The quickest and easiest way to humanize an unlikeable movie character is to give him a lovable dog, and so it goes with Riddick. The eponymous protagonist of David Twohy’s science-fiction thriller is a loner, an ex-convict and a stone-cold killer. All of which would be an impediment toward audience identification were it not for the fact that, five minutes into the movie, he adopts – okay, kidnaps – a hybrid hyena-wolf puppy and makes it his new best friend.
Misery loves company, after all, and as Riddick opens, its namesake is as miserable as he has been at any point in his own personal trilogy of films dating back to 2000’s Pitch Black. When last we left Vin Diesel’s bald-pated badass, he had been inadvertently crowned the king of a planet full of military fanatics, but governance wasn’t the big guy’s strong suit. Rudely deposed and summarily deposited on a dusty desert planet crawling with deadly indigenous creatures, he’s forced into survival mode.
The first 30 minutes of Riddick play a little bit like an intergalactic gloss on Cast Away, methodically chronicling one man’s lonely pitched battle against an unfriendly habitat. These passages are compelling enough that it’s almost disappointing when a team of bounty hunters touches down to collect the price on Riddick’s head: The pace slackens and the coiled, silent tension of the opening sequences gets replaced by lots of profane meathead banter. But Twohy, an expert genre filmmaker whose brilliant 2009 critical favourite A Perfect Getaway was an exercise in narrative sleight of hand, knows exactly what he’s doing. After getting up close and personal with Riddick for the film’s first act, he transforms him into a lurking, peripheral presence for most of this extended middle section – a predator picking off his well-armed adversaries one by one.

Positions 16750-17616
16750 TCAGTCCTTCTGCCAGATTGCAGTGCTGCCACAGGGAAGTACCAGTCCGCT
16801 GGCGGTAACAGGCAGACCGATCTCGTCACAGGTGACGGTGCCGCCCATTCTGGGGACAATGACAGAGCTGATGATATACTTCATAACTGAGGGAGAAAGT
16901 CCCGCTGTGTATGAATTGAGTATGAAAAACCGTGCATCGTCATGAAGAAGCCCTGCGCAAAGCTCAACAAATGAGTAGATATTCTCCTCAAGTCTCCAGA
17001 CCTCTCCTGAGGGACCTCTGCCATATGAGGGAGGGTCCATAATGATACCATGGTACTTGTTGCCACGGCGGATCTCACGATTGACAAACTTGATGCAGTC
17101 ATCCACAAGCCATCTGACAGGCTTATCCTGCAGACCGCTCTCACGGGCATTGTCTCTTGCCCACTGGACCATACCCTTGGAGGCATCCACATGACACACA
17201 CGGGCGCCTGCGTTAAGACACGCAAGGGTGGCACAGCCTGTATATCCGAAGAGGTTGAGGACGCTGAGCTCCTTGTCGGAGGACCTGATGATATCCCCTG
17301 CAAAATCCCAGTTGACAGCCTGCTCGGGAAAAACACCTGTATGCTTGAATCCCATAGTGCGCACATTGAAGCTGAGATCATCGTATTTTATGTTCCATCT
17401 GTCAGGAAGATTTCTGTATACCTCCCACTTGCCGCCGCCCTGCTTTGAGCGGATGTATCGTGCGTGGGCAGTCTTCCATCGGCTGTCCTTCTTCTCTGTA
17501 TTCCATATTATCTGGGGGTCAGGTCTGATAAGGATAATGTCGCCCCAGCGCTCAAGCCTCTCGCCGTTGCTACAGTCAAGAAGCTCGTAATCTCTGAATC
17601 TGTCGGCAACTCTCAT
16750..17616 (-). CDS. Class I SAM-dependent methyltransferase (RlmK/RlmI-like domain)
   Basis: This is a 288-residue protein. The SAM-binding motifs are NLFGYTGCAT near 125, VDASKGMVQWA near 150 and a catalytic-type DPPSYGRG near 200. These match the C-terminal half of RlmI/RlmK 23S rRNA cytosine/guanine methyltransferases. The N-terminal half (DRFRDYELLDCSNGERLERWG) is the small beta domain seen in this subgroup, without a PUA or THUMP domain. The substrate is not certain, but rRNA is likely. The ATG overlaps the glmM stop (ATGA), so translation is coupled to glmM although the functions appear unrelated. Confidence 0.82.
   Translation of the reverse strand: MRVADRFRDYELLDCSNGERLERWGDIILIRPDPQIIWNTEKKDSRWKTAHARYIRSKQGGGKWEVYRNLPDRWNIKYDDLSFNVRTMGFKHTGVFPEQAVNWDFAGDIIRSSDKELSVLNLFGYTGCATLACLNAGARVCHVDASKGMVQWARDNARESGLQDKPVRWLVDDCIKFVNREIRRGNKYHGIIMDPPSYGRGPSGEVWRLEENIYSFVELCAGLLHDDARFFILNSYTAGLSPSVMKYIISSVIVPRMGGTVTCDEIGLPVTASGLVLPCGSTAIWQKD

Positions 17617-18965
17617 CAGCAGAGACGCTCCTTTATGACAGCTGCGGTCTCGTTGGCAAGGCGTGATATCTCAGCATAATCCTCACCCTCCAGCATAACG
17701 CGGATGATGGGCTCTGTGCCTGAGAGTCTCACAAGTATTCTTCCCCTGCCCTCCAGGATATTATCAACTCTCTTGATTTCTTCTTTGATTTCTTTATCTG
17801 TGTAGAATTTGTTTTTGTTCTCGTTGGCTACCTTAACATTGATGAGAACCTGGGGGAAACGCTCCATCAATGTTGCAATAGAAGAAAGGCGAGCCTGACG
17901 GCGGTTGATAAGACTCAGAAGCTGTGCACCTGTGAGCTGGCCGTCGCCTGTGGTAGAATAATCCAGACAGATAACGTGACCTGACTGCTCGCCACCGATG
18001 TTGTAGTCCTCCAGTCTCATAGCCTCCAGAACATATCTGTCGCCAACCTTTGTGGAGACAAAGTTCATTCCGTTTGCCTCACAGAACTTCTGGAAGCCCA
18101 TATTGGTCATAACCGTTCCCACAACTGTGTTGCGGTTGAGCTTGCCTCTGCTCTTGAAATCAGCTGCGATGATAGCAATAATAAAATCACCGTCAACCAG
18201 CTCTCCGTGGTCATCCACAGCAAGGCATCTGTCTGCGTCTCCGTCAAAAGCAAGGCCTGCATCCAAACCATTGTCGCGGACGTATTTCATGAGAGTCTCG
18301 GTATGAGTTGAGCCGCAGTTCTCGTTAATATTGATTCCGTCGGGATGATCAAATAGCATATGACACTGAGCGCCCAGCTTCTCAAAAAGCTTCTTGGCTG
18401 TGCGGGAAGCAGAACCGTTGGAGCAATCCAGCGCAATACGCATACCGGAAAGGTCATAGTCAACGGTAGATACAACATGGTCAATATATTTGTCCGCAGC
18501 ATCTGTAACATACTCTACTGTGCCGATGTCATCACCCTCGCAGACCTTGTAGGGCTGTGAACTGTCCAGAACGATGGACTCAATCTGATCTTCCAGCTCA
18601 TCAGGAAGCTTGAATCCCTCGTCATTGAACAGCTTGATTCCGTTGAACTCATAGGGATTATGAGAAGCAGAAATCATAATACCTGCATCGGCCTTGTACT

The most refreshing thing about Riddick is how low the story’s stakes are. The fate of humanity never hangs in the balance; the question is how this borderline sociopath is going to kill off the equally unlikeable jerks who have been dispatched to place his skull in a box. In lieu of blockbuster spectacle, Twohy spins wittily choreographed scenes of small-scale carnage, most of it initiated by Riddick himself. Diesel’s work here is the flip side to his avuncular car thief in the Fast and Furious franchise. There, he plays a decent guy who keeps getting reluctantly pulled back into criminal activities; by contrast, Riddick is so comfortable rooting around in the darkness that his only stumbles come when he chooses to lighten up.
It barely matters that none of the other actors can match Diesel’s offhand magnetism, since the whole point of Riddick is that its protagonist is double-tough enough to fend off monsters and mercenaries all by himself (or with a little help from that feisty CGI dog). It’s obvious that Twohy, a veteran sci-fi director who has always written his own scripts, identifies with his iconoclastic anti-hero, and if there’s something a little creepy about the valorization of a villain, it also comes as an antidote to the goody two-shoes attitudes in The Lone Ranger and Man of Steel. Nasty, brutish and maybe a little bit too long at nearly two hours, Riddick is finally a curious cinematic delicacy: a deliciously tasteless slab of pure B-grade pulp.